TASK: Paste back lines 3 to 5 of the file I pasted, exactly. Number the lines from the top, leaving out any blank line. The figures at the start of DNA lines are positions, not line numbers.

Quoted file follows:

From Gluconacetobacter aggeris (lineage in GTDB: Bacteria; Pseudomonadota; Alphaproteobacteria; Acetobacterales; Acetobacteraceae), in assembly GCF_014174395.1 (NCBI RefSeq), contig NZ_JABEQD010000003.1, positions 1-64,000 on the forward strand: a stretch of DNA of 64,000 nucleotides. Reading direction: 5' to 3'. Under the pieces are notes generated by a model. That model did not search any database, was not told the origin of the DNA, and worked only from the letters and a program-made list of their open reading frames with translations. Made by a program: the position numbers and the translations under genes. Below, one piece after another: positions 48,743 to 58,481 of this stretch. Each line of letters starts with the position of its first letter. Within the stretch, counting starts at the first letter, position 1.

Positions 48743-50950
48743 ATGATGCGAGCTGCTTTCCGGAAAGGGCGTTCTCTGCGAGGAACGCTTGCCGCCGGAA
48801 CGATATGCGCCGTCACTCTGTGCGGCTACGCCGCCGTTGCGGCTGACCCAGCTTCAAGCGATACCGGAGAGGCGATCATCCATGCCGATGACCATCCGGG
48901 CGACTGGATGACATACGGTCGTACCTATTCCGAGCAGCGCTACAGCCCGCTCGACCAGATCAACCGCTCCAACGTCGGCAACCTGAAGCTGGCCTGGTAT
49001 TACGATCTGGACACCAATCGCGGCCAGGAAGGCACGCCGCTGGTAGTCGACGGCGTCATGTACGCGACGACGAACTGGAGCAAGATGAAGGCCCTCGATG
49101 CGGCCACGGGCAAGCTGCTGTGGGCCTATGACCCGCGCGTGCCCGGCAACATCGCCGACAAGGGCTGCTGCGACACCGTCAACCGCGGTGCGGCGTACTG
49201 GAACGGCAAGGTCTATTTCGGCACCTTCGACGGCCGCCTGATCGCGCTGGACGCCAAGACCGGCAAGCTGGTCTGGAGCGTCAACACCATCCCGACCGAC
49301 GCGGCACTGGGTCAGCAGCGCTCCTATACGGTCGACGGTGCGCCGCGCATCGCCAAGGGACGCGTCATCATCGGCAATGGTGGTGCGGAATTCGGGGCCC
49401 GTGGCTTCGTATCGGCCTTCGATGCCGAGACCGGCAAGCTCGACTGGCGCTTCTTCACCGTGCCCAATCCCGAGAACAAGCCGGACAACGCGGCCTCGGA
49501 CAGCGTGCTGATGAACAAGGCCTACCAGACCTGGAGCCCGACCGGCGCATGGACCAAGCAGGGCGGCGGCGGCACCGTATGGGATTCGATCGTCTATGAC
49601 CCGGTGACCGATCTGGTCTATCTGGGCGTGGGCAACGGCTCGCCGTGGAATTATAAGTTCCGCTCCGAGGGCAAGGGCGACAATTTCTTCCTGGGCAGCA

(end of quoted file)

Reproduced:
48743 ATGATGCGAGCTGCTTTCCGGAAAGGGCGTTCTCTGCGAGGAACGCTTGCCGCCGGAA
48801 CGATATGCGCCGTCACTCTGTGCGGCTACGCCGCCGTTGCGGCTGACCCAGCTTCAAGCGATACCGGAGAGGCGATCATCCATGCCGATGACCATCCGGG
48901 CGACTGGATGACATACGGTCGTACCTATTCCGAGCAGCGCTACAGCCCGCTCGACCAGATCAACCGCTCCAACGTCGGCAACCTGAAGCTGGCCTGGTAT